At the start of my career, it was only comedies. At least in the last four-five years I have got an opportunity to do an Ek Villain (2014), Lai Bhaari (2014). I also did Bangistan (2015), Banjo (2016).
Look, what matters most is the success of the genre. Had a Bangistan, Banjo or Bank Chor (2017) worked at the box office, then I probably would have got more of those [kind of] films. But I am glad that now I am doing a film like Marjaavaan (2019), which is a more serious role, very different from what I have done till date.
You spoke about a certain film not doing well, where you played the solo lead. The criticism then would be that this guy is only good in ensembles. You have probably heard this criticism yourself. How do you react?
Ah! Look, not every person here wants to achieve the same goal. I didn’t want to be an actor. I got the opportunity, but I thought my first film would also be my last. Then I got another film, and then Masti (2004), It has been 15 years now. In between, I opened my production house.
There have been times when I have never asked who the other hero is. I am not into that zone where one needs to be in a solo film, or a two-hero, or a three-hero film. I am not saying it wouldn’t have been helpful if a solo film had worked. It would have been helpful irrespective of whether it was a solo or a two-hero film. [It is not as if] I would have preferred it if a Banjo had worked over Bangistan, which was a two-hero film. I would have liked for both to have worked, In fact, I would have loved if Humshakals (2014) had worked too.
So, do you still have the fear that this film could be your last?
With films, you cannot second-guess the audience. You make a film that comes after one year. Actually a year in scripting, and another year and a half by the time it comes out. So, basically, you have started writing two years ago. You have to think two years ahead of the audience. To stay relevant in terms of your choices and performances is very important.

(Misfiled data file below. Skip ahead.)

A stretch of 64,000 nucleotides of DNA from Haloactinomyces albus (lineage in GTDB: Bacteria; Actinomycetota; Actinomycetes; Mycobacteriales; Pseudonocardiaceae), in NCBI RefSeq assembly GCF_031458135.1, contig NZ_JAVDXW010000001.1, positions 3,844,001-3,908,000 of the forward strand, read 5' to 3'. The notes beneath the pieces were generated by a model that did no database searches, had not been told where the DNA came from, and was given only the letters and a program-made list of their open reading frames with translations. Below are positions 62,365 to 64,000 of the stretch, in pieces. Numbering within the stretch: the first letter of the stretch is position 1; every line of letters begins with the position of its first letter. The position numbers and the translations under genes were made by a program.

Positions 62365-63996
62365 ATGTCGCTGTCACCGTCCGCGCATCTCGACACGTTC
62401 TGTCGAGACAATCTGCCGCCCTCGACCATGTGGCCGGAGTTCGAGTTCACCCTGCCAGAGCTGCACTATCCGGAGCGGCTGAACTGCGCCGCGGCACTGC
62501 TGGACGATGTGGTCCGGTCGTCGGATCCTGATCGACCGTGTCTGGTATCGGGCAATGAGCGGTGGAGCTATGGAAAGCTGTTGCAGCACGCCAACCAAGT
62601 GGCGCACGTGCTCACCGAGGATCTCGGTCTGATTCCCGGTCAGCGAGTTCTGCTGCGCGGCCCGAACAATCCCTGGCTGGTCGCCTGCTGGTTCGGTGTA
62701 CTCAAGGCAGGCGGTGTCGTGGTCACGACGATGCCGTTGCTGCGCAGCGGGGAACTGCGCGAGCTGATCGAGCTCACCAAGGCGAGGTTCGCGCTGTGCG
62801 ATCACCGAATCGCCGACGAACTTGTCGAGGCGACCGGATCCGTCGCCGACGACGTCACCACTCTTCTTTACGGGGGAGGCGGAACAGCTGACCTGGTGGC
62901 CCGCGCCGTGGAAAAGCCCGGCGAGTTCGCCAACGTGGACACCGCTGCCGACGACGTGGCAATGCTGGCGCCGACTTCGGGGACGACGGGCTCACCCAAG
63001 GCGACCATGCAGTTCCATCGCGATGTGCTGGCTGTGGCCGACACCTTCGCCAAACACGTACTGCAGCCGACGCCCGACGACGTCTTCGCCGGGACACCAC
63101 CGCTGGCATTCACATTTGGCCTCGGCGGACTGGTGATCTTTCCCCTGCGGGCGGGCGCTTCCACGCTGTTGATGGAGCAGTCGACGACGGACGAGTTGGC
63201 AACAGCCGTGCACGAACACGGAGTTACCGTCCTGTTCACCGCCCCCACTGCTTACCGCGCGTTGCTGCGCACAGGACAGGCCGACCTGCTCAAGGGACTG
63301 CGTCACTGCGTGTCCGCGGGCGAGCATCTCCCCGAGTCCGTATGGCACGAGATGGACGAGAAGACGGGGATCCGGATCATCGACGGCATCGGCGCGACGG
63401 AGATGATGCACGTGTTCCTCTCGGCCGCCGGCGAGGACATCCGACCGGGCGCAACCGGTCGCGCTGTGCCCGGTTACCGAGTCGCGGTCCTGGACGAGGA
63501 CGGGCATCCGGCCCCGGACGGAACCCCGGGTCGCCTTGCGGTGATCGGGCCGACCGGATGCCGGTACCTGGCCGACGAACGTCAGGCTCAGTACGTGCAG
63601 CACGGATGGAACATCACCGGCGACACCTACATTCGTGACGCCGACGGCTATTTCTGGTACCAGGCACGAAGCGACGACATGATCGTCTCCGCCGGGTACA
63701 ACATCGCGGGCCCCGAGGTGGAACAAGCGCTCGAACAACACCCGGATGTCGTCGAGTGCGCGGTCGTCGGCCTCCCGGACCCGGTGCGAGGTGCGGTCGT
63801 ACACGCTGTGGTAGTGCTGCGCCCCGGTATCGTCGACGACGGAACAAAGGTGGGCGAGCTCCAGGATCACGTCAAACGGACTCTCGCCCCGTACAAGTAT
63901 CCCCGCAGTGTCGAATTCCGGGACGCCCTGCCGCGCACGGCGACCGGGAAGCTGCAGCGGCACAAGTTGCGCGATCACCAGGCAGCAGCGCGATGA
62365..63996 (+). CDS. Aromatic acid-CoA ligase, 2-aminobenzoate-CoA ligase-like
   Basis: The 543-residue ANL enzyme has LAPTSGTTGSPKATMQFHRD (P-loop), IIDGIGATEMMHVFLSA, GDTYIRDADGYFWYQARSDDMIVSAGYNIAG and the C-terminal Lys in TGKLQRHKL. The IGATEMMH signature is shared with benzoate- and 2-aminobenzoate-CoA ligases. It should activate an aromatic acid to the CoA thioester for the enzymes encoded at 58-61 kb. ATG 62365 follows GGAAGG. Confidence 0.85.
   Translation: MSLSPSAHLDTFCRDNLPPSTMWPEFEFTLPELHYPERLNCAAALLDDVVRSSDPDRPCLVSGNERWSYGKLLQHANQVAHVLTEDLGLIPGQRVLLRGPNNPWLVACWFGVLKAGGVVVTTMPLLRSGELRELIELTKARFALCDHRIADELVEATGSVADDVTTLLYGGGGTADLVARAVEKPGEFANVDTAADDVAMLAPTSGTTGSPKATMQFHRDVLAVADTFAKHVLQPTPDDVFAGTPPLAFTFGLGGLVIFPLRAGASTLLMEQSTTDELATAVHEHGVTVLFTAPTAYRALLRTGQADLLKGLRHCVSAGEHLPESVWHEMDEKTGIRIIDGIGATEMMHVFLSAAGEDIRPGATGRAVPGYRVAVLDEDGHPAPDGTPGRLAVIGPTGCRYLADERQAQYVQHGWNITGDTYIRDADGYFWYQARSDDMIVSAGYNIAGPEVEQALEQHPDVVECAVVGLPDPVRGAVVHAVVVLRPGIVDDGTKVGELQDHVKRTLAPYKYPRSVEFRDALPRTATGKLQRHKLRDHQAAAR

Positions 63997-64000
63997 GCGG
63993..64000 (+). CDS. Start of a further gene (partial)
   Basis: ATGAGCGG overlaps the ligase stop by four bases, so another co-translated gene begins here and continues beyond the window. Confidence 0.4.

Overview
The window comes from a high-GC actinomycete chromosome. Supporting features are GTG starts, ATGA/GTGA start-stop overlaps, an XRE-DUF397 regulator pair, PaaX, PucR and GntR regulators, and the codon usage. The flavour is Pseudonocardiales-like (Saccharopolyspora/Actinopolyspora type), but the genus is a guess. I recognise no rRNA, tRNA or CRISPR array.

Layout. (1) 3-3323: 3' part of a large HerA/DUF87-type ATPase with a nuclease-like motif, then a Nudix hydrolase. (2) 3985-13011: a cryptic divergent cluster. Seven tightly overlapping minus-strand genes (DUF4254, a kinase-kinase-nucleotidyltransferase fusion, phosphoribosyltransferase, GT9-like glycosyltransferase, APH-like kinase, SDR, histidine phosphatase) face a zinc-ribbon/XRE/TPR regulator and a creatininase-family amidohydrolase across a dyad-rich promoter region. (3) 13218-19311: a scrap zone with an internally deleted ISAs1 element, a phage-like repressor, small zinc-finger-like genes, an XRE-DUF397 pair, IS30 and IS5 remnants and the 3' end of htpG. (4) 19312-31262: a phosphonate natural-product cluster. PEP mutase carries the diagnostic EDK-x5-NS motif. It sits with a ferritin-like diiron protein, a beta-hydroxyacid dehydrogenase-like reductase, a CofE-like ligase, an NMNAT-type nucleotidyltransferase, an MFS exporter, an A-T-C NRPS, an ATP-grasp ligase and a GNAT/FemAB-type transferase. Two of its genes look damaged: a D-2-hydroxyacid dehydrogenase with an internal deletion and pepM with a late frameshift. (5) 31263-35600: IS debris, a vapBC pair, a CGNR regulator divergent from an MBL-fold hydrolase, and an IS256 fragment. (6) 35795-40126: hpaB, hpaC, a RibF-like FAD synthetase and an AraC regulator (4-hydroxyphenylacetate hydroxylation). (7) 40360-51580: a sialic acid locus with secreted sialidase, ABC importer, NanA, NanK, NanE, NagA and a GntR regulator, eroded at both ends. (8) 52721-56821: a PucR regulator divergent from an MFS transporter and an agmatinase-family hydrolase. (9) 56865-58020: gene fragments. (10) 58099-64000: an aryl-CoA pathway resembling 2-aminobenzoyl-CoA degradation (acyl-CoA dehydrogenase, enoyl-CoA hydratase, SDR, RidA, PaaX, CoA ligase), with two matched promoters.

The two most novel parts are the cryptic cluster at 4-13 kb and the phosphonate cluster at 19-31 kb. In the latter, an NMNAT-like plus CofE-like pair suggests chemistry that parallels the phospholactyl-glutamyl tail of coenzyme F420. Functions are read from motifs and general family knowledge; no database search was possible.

Which is your favourite franchise?
Dhamaal. I believe Dhamaal (2007) was genuinely the funniest film that I was part of. Genuine because no one was trying too hard. The humour wasn’t forced. The actors were enjoying their space.
None of the actors knew it was going to come across the way it did. I have a similar feeling with Total Dhamaal. Individually, we are confident about our tracks. I know my track is funny. I have individual tracks of others, but I haven’t seen them. I have not seen the frame, but whenever we met, everyone said their track was too funny. After a long time I am really enjoying doing a film where there are a lot of surprises in store for me on the screen.
You play a dwarf in Marjaavaan. Shah Rukh Khan played one in Zero (2018) but the film flopped. Any fears about Marjaavaan?
No. First, I don't think one should compare the fate of a film [with another]. Some work, some don’t. I haven’t seen the entire film, but I have seen portions of Zero while it was being shot. Shah Rukh Khan was gracious enough to show me. I thought I had never seen such magnificent VFX and the kind of effort that was put into it. It was truly a well-produced sequence which I saw.
I have not seen the entire film. So it will be ill of me to judge it. But we are doing our best.
Any update on Shivaji?
I have a narration tomorrow. Hopefully, I will lock the screenplay by the end of the month. (This interview was conducted on 8 February.)
Last heard, there was talk that the film needs an investment of Rs250 crore.
I never said that. The last thing I heard was that [the government] is going to build a Rs3,500 crore statute [of Shivaji].
Okay, apart from the marquee stars, Total Dhamaal also has an ‘international superstar’, that is [Crystal] the monkey from The Hangover franchise.
(Stunned silence. Deshmukh gives a serious but quirky look.)
Oh, you have no scenes with the monkey?
Antar-rashtriya superstar hai woh [Is it an international superstar]?
Well, that was how the press release put it.
Oh, is it bigger than Ajay Devgn? Look, a lot of the scenes with animals were shot abroad. We had such intricate shooting where we had to imagine the animal is here. Unfortunately, I didn't have those scenes, but I have seen them. It involves VFX. But yes, ‘international superstar', wow! The Hangover is my favourite film.